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The Future

The future for the world’s glaciers and ice sheets looks quite bleak. The changes that we have made to our atmosphere, in terms of the volume of greenhouse gases we have generated, and the implications of this for the world’s temperatures are profound.

As the IPCC report mentions, and as was indicated in the previous step, global temperatures have already warmed to such an extent that even in the best case scenario, with the lowest possible future greenhouse gas scenario, many of the world’s smaller glaciers will disappear regardless. This is not a reason to feel hopeless though… we still all have a role to play in attempting to reduce the generation of harmful greenhouse gases, in an effort to protect our glaciers as best we can, and to reduce the impacts and hazards associated with them.

In addition to trying to reduce greenhouse gas generation, it is difficult to devise other techniques for safeguarding our glaciers.

Below, there is a short animated clip that provides some ideas about growing glaciers!

This is an additional video, hosted on YouTube.

Geoengineering approaches

As this film alludes to, There have been occasional, quite radical geoengineering efforts to protect glaciers. The Rhone Glacier in the Swiss Alps is a popular tourist destination, and for a number of years, local people have been ‘wrapping’ parts of the glacier in light-coloured blankets to reflect the sun’s energy and prevent it from melting the ice – in effect, they are trying to artificially increase the albedo. There have also been other geoengineering proposals, such as blowing artificial snow onto some glaciers to protect them.

Although there might be a degree of success from these approaches, they are simply not practical on the large scale. As discussed earlier in this course, there are about 198,000 glaciers throughout the world and a large number of these are very big. It is simply not practical to artificially wrap all of these glaciers, and so at the moment, such geoengineering approaches to safeguarding glaciers is only really viable at the very small scale.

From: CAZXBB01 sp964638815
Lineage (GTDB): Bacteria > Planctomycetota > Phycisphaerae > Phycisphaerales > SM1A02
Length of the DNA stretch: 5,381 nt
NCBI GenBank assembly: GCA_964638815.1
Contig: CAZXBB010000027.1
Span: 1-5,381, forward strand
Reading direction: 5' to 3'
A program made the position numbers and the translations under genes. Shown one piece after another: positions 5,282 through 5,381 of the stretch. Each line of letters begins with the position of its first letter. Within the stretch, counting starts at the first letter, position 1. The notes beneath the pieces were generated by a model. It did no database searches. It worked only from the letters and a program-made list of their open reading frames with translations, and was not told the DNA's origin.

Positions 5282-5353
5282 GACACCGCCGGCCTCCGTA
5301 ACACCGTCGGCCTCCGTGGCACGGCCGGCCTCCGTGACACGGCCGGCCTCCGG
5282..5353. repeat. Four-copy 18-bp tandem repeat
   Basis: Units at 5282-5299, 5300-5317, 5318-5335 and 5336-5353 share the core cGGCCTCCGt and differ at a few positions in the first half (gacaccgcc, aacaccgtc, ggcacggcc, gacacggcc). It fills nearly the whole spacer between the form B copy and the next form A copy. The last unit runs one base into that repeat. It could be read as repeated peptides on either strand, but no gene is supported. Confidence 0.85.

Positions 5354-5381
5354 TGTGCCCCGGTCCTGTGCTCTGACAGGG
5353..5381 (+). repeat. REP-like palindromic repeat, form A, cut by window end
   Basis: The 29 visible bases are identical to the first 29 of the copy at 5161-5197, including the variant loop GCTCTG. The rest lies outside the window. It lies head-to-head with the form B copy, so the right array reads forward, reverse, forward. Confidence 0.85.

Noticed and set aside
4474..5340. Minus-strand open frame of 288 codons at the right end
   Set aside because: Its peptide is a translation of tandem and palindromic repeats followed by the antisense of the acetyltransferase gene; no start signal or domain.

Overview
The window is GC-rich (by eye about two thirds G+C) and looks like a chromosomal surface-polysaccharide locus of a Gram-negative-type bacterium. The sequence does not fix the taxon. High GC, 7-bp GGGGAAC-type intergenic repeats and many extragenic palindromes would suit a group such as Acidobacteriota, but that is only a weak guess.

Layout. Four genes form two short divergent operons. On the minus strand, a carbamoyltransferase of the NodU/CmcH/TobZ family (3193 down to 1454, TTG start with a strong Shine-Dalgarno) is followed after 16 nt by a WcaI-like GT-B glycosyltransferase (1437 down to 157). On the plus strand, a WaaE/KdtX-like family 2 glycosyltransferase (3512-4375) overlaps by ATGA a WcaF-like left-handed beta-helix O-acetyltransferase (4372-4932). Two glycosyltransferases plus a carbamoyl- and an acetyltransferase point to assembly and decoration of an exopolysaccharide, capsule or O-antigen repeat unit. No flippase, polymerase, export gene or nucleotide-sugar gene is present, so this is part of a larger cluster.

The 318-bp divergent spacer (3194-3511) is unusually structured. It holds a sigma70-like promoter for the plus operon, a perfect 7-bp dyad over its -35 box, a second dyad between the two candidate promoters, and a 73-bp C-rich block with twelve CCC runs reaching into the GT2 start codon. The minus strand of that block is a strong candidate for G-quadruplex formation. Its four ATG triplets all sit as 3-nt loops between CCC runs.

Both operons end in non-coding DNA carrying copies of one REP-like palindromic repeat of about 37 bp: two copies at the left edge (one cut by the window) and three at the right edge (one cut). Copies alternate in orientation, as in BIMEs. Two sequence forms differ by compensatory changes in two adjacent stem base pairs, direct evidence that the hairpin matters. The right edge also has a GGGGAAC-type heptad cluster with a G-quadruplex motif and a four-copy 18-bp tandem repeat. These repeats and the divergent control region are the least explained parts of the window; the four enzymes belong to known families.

Protecting against hazards

But what about protecting against glacier-related hazards? Some of the more potentially dangerous proglacial lakes are receiving intense monitoring of water levels because of the hazard they pose, such as Lake Palcacocha, discussed earlier. The idea is that an early-warning system can be used to alert nearby inhabitants of an imminent flood. However, even with such a system in place, this gives a mere 30 minutes for people to evacuate from the danger zone. As it happens, at present, no such alarm system is used, but instead pumps drain water from the lake attempting to keep it low enough to reduce the likelihood of a catastrophic flood occurring and limit potential damage.

Lake Palcacocha

This image shows a network of pipes used to drain water from Lake Palcacocha in the Peruvian Andes.

Another similar lake in Nepal – Imja glacial lake near Mount Everest – did receive remedial measures in the form of artificial lowering and the installation of an early-warning system. However, this work was very expensive, took a great deal of time, and is, of course, only on one lake. To install similar hazard-prevention mechanisms would be extraordinarily expensive, particularly as they will become more necessary as more hazardous lakes form. It is hard to envisage any government being willing to invest the extraordinary amounts of money required to make the thousands of potentially dangerous lakes risk-free.

Further resources

You can read more about geoengineering approaches to growing glaciers in Switzerland .

If you are interested, this is a good BBC news article about artificially lowering the level of the Himalayan lake.

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Tackling Environmental Challenges for a Sustainable Future

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